Think you’re too hot? Imagine being street homeless in the UK right now | Daniel Lavelle

Read Time:2 Minute, 33 Second

The Guardian

As the UK cooks in unprecedented temperatures, news sites are full of tips on how to stay safe. Most of it is what I will reluctantly refer to as common sense: drink plenty of water, keep out of the midday sun and stay indoors. But what if you are street homeless?

Nobody is more vulnerable to extreme temperatures than people forced to live on the streets. Of course, it’s usually winter cold snaps that awaken our compassion, as we walk past people shivering in doorways. But as climate scientists today warned, the UK is no longer a cold country – and unless we prepare for more of these extreme heatwaves, thousands of excess deaths will follow. And as with extreme cold, homeless people are much more vulnerable to extreme heat.

Why? For starters, most people living on the streets have substance dependency issues – if you see someone in a sleeping bag in a doorway today, the likelihood is that they are not just catching 40 winks. Blacking out under a sleeping bag in direct sunlight is not a good idea for anyone, but it’s much worse if you’re on drugs or have been drinking. Dehydration and heatstroke are possibilities, as is severe sunburn and, in the long-term, skin cancer.

Charities and councils are attempting to get people off the streets and out of the heat, handing out sunscreen and water. Some authorities have triggered the severe weather emergency protocol, usually enacted during winter to get rough sleepers out of the cold and into emergency shelter. However, homeless organisations don’t possess an all-seeing eye. That’s where you come in.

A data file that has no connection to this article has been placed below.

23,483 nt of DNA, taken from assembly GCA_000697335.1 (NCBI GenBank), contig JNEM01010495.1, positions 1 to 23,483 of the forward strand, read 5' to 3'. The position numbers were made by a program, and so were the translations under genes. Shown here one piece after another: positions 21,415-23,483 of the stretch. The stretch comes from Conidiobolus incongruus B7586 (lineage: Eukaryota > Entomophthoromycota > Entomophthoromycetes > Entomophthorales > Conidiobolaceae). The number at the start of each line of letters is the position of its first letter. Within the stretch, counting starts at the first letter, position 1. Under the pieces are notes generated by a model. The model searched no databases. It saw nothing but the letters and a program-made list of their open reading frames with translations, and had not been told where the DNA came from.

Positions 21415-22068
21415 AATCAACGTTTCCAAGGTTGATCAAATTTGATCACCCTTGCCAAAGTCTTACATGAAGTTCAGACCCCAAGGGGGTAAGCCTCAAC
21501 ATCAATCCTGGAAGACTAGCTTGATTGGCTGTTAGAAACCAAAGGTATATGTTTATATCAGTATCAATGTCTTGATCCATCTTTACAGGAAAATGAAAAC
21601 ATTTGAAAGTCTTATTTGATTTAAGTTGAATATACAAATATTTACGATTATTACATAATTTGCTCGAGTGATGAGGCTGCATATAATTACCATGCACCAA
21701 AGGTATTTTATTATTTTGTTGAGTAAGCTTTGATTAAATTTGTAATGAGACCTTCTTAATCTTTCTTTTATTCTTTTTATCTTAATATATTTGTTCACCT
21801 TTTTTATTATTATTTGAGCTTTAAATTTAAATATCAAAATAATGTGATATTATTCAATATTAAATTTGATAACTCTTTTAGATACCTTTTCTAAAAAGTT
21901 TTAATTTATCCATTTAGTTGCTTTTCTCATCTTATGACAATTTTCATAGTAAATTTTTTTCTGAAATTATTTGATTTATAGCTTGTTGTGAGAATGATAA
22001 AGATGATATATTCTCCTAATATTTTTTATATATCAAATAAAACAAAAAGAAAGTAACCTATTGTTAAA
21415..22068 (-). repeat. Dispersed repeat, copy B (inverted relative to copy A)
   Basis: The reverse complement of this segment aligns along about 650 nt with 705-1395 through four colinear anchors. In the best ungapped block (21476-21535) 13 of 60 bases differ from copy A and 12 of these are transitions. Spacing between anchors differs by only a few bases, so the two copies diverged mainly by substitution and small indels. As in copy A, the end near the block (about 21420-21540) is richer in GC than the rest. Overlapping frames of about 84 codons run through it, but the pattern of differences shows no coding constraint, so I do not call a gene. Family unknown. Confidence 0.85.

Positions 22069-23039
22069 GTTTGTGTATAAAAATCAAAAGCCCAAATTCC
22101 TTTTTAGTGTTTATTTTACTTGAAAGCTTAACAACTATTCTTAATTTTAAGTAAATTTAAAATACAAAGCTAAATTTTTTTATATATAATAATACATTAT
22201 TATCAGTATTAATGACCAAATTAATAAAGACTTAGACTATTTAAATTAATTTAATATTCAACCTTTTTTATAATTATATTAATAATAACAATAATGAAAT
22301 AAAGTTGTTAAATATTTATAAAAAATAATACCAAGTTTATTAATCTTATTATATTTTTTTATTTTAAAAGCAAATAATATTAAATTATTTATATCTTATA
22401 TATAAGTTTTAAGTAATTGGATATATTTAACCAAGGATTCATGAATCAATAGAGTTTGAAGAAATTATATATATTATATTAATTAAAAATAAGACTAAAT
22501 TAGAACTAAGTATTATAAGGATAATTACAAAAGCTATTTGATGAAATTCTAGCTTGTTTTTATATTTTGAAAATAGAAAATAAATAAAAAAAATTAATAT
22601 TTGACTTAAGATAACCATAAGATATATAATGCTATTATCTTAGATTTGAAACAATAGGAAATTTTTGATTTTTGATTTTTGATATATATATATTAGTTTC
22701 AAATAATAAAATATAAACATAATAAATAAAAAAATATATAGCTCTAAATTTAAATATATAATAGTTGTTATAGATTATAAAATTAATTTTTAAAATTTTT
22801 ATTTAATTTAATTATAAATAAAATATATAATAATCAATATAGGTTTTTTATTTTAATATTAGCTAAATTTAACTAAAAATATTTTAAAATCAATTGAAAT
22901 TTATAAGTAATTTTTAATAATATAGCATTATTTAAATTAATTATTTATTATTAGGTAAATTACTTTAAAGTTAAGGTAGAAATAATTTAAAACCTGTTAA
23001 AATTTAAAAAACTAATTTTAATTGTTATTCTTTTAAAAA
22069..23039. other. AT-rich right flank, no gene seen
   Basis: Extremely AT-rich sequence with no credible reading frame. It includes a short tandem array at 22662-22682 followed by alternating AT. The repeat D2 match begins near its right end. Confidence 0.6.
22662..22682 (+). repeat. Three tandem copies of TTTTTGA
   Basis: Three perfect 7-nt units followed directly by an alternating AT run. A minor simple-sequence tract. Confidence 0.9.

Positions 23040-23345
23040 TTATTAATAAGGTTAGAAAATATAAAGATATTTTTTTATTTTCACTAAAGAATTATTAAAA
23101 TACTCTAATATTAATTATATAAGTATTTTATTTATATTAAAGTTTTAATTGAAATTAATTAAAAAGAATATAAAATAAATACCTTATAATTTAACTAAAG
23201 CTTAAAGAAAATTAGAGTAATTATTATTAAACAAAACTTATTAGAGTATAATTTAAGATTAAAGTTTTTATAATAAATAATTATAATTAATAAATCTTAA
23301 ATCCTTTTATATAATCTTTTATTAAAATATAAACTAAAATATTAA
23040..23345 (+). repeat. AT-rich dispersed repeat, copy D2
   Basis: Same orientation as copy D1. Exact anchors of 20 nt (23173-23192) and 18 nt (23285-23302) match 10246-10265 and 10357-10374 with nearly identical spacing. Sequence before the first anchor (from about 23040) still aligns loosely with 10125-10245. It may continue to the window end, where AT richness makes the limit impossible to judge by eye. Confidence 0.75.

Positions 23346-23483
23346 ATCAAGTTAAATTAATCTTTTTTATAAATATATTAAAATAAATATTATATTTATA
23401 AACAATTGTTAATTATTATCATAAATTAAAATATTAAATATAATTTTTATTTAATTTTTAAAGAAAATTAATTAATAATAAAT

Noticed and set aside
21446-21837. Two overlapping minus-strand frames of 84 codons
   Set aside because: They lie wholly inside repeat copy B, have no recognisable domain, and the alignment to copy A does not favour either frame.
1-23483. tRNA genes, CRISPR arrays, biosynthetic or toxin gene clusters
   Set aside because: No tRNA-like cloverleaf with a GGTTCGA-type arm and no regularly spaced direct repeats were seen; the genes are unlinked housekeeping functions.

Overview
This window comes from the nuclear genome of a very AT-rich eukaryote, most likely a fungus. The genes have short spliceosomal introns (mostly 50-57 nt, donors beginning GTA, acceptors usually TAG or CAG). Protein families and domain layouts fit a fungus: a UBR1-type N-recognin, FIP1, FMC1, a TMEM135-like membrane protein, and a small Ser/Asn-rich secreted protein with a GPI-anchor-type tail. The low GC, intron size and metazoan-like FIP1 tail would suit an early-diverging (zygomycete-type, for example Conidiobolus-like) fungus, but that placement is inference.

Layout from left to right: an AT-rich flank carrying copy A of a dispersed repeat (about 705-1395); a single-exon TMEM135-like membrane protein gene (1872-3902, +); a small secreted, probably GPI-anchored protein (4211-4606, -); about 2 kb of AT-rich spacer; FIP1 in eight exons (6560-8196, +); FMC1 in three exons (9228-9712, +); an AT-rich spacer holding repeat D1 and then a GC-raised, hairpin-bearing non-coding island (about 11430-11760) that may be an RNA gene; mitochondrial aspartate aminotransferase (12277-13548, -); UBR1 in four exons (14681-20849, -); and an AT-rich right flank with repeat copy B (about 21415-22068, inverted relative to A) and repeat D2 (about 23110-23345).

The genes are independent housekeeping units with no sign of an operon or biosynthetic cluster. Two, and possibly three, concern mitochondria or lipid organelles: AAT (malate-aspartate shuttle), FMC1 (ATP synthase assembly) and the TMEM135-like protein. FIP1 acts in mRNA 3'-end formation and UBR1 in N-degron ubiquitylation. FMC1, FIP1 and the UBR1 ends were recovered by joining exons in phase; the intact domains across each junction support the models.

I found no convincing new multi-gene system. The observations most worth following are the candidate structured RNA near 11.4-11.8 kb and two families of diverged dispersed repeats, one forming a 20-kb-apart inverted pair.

If you see someone at risk on the street, there are things you can do for them. If they’re exposed to direct sunlight, guide them towards the shade. Offer them water, food or sunscreen. If you don’t feel comfortable doing that, then contact Street Link – in fact, do that anyway. Street Link enables the public to connect rough sleepers with local services that can help them into temporary accommodation. Give them a call or download their app. And if it’s an emergency, dial 999.

Of course none, or very little, of this would be necessary if homeless provision in this country was anywhere near adequate. I state this in almost every piece (and the book) I have written on this topic but let me reiterate: this problem does not go away without long-term investment in genuinely affordable social housing, local authorities and the health service.

The Conservative party will soon anoint a new leader and our prime minister, which might trigger a snap election. If that is the case, we can achieve the first step towards doing the right thing by kicking the party that oversaw homeless deaths rise by 80% in the period between 2019 and 2021 out of Downing Street. For now, keep your eyes peeled and the Street Link app open.

July 19, 2022 at 08:23PM Daniel Lavelle

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